The International Economic Law Interest Group (IEcLIG) of the American Society of International Law (ASIL) will be hosting its second Research Forum here at Chicago-Kent College of Law on December 5, 2009. The Research Forum will be discussing the emerging complexities and interconnectedness of risk, science and law as they relate to international governance. Speakers included Gregory Shaffer (University of Minnesota Law School), Dan Tarlock (Chicago-Kent College of Law), Claire Kelly (Brooklyn Law School), Jason Yackee (University of Wisconsin Law School), Warren Maruyama, (Hogan & Hartson, the former General Counsel for the USTR), Jeffrey Atik (Loyola Law School (LA)), Sungjoon Cho (Chicago-Kent College of Law), Alberto Alemanno (Ecole des Hautes Etudes Commerciales, Paris), Markus Wagner (University of Miami School of Law), Tracey Epps (University of Otago, New Zealand), Adma Muchmore (University of Chicago Law School), Jennifer Shkabatur (Harvard Law School), Benn McGrady (Georgetown University Law Center), Justin Jacinto and Rahim Moloo (White & Case), and Christopher Thomas (University of Cambridge).
For more information and registration, visit here.
By student blogger Moshe Zvi Marvit
On November 04, 2009, Professor Harry Reicher, Adjunct
Professor at University of Pennsylvania Law School and Scholar-in-Residence at
Touro Law School, presented “The Nazi Obsession with Legalizing the Holocaust”
to a packed room of students and faculty. Professor Reicher addressed up front
the inherent tensions of discussing the Holocaust and law, because the general
conception of the Holocaust is at odds with what most think of when one thinks
of the law. Where law is associated with justice, morality, due process, and
respect, the Holocaust is associated with brutality, injustice, dehumanization,
By Christopher Buccafusco
My recent article with John Bronsteen and Jonathan Masur, Happiness and Punishment, has recently appeared in the University of Chicago Law Review. Please email me if you’re interested in receiving a reprint.
In addition, an editorial-style version of the article has just appeared online in The Legal Workshop. Here’s the first paragraph from the article:
New findings in hedonic psychology have implications for punishment theory. Specifically, these findings suggest that criminals adapt surprisingly well to fines and even to incarceration, but that incarceration negatively affects post-prison life in ways that tend to be unadaptable. These results increase the difficulty of using adjustments in the size of a fine or the length of a prison sentence to tailor a punishment to fit a crime. Because such adjustments are our primary means of crafting proportional punishments, and because such proportionality is important to retributive and utilitarian theories of punishment, a problem with their effectiveness could necessitate a rethinking of penal assumptions.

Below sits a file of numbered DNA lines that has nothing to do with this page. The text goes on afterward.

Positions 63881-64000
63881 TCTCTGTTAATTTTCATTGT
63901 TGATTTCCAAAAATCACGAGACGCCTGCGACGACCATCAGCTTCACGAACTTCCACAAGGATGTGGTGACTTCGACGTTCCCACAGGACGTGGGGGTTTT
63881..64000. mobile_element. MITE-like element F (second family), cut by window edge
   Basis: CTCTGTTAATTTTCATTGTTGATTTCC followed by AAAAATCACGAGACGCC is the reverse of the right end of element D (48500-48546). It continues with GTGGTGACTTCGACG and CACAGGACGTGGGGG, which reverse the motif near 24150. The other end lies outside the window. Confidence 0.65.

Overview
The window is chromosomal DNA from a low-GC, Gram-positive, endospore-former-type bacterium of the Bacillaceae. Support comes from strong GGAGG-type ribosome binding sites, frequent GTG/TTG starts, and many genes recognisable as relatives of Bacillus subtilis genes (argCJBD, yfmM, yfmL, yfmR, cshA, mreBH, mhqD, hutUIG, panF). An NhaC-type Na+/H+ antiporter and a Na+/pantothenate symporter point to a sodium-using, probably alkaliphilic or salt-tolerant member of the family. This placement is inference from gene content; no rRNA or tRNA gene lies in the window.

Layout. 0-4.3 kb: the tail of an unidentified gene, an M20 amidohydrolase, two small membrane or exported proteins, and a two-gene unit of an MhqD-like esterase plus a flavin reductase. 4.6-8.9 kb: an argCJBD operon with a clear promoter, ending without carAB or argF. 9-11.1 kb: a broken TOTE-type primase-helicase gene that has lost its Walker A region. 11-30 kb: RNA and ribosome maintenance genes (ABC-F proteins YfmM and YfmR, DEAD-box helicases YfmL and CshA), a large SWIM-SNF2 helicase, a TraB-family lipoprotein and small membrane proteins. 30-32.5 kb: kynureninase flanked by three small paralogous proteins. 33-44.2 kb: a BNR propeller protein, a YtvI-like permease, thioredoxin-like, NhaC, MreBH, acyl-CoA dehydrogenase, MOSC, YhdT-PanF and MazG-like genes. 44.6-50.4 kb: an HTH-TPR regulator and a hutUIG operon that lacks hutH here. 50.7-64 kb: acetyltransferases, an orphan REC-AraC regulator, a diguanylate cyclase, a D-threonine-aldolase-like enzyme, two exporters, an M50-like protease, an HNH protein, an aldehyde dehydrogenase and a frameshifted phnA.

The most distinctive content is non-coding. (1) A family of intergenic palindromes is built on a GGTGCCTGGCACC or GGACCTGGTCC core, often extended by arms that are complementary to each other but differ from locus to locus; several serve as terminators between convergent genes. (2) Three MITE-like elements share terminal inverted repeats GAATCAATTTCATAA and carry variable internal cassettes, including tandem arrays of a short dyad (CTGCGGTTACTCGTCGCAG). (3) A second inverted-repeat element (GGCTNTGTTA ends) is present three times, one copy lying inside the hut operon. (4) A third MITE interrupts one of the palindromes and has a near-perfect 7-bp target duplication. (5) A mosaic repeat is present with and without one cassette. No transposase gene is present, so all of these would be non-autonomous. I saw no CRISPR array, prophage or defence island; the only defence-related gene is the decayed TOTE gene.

By student blogger Orijit Ghoshal
On Tuesday, October 27, Professor William Birdthistle kicked off a series of lectures designed to give students a glimpse into the faculty’s academic scholarship with a lecture on Jones v. Harris Associates. In addition to writing an article to be published by the University of Illinois Law Review on the subject, Prof. Birdthistle served as counsel of record on two Briefs Of Amici Curiae Law Professors In Support of the Petitioners.
By student blogger Mark Berardi
The Sports and Entertainment Law
Society recruited Professor Christopher Schmidt of Chicago-Kent College of Law
to present the history and legal implications of drug testing in sports.
Professor Schmidt’s talk drew on a project he is currently working on entitled,
“Governing Baseball.” He is exploring the history of the relationship between
baseball and the government through four case studies: (1) The appointment of Judge Kenesaw Mountain Landis as the first
Commissioner of baseball in the wake of the Black Sox Scandal; (2) the
integration of baseball; (3) team relocations and the expansion of major league
baseball in the 1950s and 1960s; and (4) the introduction of drug testing in
the past decade. He argues that while organized baseball has generally prided
itself on its independence from government regulation, the game actually has a
long history of reliance on government, and, furthermore, government
involvement has generally benefited the game.
By student blogger Laura Elkayam
In September Professor Alison LaCroix, a legal historian and an assistant professor at the University of Chicago Law School, presented her recent article, “Temporal Imperialism”, which identifies and critiques the United States Supreme Court’s disoriented relationship with notions of time. Specifically, Professor LaCroix argues that despite its proclamations of institutional continuity, the Court in fact routinely engages in a kind of “temporal packaging” that indicates a more severed state of affairs.
Professor Ed Kraus was quoted at length in an article on the resources available to diabetic schoolchildren. From the article:
Although more schools have fewer full-time nurses while, experts say, there is an increasing number of children being diagnosed with both type 1 and type 2 diabetes, many schools are successfully adapting to the needs of these kids, which the federal Americans with Disabilities Act requires they do, says attorney Ed Kraus, an associate professor at Chicago Kent Law School who works with the American Diabetes Association (ADA). Yet, too many schools are still falling short, he says.
Read the article here.